Sure, that’s where the cloud comes from, but “what is the cloud?” Well, here’s my thoughts, the Seven Pillars of Cloud Computing.  Having more of these makes something “more cloudy” and having fewer makes something “less cloudy.” Arguments over whether some specific offering “is cloud” or not, however, is for people without sufficiently challenging jobs.

The Seven Pillars of Cloud Computing

“The Cloud” may be characterized as:

  • An outsourced managed service
  • providing hosted computing or functionality
  • delivered over the Internet
  • offering extreme scalability
  • by using dynamically provisioned, multitenant, virtualized systems, storage, and applications
  • controlled via REST APIs
  • and billed in a utility manner.

You can remove one or more of these pillars to form most of the things people sell you as “private cloud,” for example, losing specific cloud benefits in exchange for other concerns.

Now there’s also the new vs old argument. There’s the technohipsters that say “Cloud is nothing new, I was doing that back in the ’90’s.” And some of that is true, but only in the most uninteresting way. The old and the new have, via alchemy, begun to help users realize benefits beyond what they did before.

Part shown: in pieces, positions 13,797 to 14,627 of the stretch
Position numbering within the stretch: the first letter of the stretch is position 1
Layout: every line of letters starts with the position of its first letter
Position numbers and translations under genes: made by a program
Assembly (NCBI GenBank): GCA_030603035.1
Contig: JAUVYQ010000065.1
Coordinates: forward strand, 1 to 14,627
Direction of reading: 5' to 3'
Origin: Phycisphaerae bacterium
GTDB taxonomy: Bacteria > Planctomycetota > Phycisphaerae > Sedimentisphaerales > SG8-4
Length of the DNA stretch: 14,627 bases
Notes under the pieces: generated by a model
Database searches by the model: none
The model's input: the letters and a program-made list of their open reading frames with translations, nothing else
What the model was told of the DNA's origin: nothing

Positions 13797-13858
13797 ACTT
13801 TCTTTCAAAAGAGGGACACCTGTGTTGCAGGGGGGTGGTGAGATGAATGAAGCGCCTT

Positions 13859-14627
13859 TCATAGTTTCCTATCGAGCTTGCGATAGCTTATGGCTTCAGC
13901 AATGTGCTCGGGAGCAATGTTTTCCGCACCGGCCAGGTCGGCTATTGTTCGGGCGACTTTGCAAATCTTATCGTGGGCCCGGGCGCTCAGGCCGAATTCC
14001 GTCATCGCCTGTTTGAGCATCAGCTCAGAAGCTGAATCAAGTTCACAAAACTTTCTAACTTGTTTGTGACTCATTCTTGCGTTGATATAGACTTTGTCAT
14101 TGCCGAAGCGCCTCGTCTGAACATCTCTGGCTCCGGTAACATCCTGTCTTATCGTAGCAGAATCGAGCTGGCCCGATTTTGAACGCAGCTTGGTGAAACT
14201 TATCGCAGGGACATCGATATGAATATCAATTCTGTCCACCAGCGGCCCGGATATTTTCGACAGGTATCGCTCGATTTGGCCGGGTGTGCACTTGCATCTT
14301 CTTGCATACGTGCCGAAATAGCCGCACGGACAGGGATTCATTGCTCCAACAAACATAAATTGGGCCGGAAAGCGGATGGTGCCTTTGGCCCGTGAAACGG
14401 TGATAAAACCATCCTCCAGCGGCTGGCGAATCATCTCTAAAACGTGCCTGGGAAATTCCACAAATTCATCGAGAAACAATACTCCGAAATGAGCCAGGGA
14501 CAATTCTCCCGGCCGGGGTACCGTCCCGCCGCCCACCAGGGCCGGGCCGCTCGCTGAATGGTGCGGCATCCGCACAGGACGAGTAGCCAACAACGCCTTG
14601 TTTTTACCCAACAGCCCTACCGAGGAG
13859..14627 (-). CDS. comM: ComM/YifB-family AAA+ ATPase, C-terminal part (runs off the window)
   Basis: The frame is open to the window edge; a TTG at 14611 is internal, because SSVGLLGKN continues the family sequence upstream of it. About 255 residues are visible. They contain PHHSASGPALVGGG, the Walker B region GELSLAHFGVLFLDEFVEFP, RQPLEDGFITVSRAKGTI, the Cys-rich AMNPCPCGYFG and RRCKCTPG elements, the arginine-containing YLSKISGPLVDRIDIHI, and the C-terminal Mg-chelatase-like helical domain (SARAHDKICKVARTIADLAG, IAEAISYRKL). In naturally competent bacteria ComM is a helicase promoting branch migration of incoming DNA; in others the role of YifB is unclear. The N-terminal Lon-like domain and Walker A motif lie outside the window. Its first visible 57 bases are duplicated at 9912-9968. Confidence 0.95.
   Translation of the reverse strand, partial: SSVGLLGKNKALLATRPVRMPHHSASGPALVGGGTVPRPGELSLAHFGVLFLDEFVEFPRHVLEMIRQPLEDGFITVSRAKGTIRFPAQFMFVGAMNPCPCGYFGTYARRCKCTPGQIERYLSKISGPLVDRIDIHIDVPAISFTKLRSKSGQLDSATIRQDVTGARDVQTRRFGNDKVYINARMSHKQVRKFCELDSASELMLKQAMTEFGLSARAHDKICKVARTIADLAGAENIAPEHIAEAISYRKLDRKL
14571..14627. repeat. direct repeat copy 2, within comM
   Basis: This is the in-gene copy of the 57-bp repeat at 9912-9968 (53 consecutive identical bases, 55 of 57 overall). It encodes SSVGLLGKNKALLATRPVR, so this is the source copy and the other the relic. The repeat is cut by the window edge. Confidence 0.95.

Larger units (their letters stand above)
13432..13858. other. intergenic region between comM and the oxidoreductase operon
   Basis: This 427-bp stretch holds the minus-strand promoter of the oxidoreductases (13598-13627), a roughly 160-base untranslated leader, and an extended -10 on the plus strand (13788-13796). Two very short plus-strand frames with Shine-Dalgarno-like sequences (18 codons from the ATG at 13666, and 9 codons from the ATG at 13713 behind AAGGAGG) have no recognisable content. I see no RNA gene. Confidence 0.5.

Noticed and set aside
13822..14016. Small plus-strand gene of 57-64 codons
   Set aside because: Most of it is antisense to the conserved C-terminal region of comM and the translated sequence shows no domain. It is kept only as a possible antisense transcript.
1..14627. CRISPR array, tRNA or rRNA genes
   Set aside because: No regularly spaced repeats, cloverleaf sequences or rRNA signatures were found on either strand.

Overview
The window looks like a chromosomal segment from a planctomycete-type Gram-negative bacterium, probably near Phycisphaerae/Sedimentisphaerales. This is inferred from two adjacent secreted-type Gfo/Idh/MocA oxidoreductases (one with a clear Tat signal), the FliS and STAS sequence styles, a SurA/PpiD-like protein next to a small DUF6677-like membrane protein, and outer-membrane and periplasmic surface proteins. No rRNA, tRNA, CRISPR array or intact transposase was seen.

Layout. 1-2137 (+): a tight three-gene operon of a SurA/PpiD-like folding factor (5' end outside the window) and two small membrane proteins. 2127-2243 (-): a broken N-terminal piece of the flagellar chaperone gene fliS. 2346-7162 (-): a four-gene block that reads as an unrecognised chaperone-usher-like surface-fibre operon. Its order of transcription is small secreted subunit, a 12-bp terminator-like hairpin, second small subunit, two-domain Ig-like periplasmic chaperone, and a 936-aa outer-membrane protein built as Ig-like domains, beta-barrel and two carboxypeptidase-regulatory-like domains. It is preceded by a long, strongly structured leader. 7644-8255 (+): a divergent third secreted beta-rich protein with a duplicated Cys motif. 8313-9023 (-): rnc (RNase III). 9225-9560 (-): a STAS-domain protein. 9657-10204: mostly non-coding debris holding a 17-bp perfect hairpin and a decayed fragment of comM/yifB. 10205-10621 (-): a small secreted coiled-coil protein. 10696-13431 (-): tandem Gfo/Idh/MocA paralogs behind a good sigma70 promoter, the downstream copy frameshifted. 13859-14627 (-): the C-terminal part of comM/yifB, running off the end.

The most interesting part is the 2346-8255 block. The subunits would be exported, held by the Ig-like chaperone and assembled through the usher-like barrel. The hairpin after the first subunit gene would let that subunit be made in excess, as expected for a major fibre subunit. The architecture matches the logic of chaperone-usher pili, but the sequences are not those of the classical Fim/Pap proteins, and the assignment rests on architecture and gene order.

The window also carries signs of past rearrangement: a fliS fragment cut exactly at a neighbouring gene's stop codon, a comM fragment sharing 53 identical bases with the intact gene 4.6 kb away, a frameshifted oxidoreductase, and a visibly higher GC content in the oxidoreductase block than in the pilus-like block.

Benefits of Cloud – What and How

Not New:

  • Virtualization
  • Outsourcing
  • Integration
  • Intertubes
Pretty New:

  • Multitenancy
  • Massively scalable
  • Elastic self provisioning
  • Pay as you go
Resulting Benefits:

  • agility
  • economy of scale
  • low initial investment
  • scalable cost
  • resilience
  • improved service delivery
  • universal access

Okay, Clouderati – what do you think?


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Mystifying Cloud Computing

I have now received my 200th email entitled “Demystifying Cloud Computing.” This one is from InfoWorld, but I have gotten them from just about every media outlet there is. This has got to stop.

People, it is not a mystery any more!  If you are still “mystified” by cloud computing, you probably need to consider an alternate line of work that does not generate new ideas at the aggressive rate of one every decade.

Let’s get this over with.

Q: What is cloud computing?

A: It is other people taking care of shit for you on the Web.
Maybe it’s running a data center, maybe it’s storing your files, maybe it’s running your ERP system or email system.  It’s, like, stuff you would do, but you are paying someone else to do it better instead, on demand.
Maybe there’s “scaling,” or “utility billing,” or “REST APIs” involved, maybe not. Ask a grownup.

There, consider yourself demystified.  You may now go get some of the green paper out of your parents’ wallet and mail it to me.